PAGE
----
ACS  Vol.1 No.4 , October 2011
Human Discharge and Phytoplankton Takeup for The Atmospheric Carbon Balance
ABSTRACT
By the data of the Jiaozhou Bay (Shandong, China) from May 1991 to February 1994 and those of Hawaii from March 1958 to December 2007, with the statistics and differential equations analyzed were the seasonal variations in atmospheric carbon in the Northern Pacific Ocean (NPO), and in phytoplankton primary production in the Jiaozhou Bay, and its relationship in the study regions. The study unveiled that the seasonal change of the atmosphere carbon and primary production has the same period. In a year, the primary production and atmosphere carbon had two balance points: the points of May and October, during which the amount of atmosphere carbon decreased. As phytoplankton absorbed atmosphere carbon, When primary production in spring > 181.60 (mg/m2 d) ~ 297.57 (mg/m2 d) or 754.74 (mg/m2 d) ~ 1160.13 (mg/m2 d) in Sept. or 552.94 (mg/m2 d) ~ 890.69 (mg/m2 d) in Oct, the atmosphere carbon fell. Therefore, it is considered that from May to Oct. every year, phytoplankton growing in bloom controlled the increase of atmosphere carbon. From Dec. to next April, human discharging the carbon controlled its increase. The results supported the viewpoint shown by Yang (2010): the variation in atmospheric carbon was determined by human discharge and phytoplankton growth. The result in this paper showed that the earth ecosystem kept the percentage of the decrease amount of atmospheric carbon to its amount taken up by phytoplankton as 1.60% ~ 0.34% and maintained the dynamic balance of carbon by emitted by human being into the atmosphere and absorption of phytoplankton to atmosphere carbon. Therefore, the ecosystem was considered to be of the great power and accuracy.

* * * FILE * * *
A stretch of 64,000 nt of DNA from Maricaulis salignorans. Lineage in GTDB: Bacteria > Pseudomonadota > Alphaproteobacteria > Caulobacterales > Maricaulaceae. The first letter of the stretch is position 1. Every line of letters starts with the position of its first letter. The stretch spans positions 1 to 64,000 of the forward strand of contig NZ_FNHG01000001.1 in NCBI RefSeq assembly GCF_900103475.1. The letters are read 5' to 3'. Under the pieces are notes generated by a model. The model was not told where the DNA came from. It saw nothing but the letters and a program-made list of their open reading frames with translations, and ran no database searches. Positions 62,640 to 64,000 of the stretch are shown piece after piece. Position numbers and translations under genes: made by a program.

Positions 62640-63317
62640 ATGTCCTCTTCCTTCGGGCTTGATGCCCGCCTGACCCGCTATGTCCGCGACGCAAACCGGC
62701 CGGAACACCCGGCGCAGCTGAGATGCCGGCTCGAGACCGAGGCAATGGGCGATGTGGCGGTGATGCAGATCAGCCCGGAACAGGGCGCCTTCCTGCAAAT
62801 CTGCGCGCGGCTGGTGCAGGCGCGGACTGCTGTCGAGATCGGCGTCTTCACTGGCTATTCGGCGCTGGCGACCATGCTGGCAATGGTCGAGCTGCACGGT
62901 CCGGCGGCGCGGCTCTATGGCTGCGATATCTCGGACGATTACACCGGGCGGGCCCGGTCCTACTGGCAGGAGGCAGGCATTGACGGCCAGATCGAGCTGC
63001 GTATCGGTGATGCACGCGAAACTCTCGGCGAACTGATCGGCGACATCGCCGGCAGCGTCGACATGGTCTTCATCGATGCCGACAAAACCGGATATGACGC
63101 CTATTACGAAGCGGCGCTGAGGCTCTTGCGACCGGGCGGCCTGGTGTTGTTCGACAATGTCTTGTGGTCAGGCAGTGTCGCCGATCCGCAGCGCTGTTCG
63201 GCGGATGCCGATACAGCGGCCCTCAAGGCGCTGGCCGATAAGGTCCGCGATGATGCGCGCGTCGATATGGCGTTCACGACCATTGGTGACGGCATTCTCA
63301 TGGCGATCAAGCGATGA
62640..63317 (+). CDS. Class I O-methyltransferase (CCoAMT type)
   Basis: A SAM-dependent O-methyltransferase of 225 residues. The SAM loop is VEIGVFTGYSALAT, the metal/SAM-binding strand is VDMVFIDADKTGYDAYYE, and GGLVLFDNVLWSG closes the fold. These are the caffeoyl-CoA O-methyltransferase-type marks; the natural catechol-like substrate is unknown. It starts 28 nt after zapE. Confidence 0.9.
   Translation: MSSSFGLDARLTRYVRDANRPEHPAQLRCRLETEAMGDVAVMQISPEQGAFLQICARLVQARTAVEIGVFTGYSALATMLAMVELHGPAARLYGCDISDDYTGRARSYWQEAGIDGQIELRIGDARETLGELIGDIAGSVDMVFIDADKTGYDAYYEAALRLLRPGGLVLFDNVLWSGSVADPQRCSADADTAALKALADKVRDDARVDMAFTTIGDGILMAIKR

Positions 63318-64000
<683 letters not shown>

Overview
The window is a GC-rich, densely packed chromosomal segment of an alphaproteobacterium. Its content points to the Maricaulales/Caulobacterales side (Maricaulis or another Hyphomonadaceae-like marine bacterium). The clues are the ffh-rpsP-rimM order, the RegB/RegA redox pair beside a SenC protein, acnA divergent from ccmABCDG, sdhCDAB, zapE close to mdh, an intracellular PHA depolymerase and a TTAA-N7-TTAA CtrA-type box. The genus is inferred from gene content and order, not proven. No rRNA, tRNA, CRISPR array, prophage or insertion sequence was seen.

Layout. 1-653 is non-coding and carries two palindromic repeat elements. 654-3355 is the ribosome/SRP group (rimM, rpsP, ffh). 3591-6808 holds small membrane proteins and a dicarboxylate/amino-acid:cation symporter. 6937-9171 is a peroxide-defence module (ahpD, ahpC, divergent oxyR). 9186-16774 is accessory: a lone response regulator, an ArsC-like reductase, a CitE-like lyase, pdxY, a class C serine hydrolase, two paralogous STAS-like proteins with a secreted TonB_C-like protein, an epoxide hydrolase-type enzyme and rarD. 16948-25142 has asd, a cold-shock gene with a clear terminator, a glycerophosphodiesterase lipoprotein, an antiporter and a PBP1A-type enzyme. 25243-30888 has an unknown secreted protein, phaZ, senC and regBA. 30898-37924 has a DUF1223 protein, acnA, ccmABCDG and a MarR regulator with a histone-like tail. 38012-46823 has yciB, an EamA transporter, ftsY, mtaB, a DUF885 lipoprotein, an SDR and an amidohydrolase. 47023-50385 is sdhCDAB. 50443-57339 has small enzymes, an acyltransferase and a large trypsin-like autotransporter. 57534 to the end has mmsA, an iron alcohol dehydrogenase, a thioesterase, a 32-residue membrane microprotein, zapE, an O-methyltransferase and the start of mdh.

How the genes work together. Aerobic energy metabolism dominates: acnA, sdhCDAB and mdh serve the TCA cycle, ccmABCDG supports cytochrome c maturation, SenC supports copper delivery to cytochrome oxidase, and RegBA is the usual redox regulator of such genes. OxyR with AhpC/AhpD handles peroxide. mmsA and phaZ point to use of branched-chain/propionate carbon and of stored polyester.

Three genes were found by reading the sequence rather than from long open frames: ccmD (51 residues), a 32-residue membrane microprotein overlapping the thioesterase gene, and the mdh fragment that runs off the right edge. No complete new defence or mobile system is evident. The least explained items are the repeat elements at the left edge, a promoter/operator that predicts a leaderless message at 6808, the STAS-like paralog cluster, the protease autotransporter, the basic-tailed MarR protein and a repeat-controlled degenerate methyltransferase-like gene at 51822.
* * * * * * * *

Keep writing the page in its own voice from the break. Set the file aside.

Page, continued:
Cite this paper
nullD. Yang, Z. Miao, Y. Chen, Q. Shi and H. Xu, "Human Discharge and Phytoplankton Takeup for The Atmospheric Carbon Balance," Atmospheric and Climate Sciences, Vol. 1 No. 4, 2011, pp. 189-196. doi: 10.4236/acs.2011.14021.
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